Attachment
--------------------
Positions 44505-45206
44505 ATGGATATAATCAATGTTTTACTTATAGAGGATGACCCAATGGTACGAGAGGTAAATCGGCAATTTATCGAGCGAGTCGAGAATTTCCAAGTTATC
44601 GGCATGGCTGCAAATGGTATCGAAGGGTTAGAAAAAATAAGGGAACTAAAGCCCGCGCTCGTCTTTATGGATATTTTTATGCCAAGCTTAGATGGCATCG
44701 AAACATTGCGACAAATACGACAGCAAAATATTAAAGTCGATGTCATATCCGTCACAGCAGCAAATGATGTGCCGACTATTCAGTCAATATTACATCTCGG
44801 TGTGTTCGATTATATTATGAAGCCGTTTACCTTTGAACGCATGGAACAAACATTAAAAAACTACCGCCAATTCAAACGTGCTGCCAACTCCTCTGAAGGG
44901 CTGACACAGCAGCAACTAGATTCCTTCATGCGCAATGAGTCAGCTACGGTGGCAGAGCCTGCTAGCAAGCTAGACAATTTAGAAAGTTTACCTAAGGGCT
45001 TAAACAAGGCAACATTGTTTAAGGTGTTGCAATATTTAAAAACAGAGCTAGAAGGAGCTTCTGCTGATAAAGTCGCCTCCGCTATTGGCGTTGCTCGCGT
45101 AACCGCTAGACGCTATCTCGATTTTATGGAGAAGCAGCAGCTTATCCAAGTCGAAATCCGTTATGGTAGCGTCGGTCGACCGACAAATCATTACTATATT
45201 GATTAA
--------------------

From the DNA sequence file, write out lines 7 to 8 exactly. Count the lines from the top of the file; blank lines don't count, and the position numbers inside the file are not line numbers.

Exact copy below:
45001 TAAACAAGGCAACATTGTTTAAGGTGTTGCAATATTTAAAAACAGAGCTAGAAGGAGCTTCTGCTGATAAAGTCGCCTCCGCTATTGGCGTTGCTCGCGT
45101 AACCGCTAGACGCTATCTCGATTTTATGGAGAAGCAGCAGCTTATCCAAGTCGAAATCCGTTATGGTAGCGTCGGTCGACCGACAAATCATTACTATATT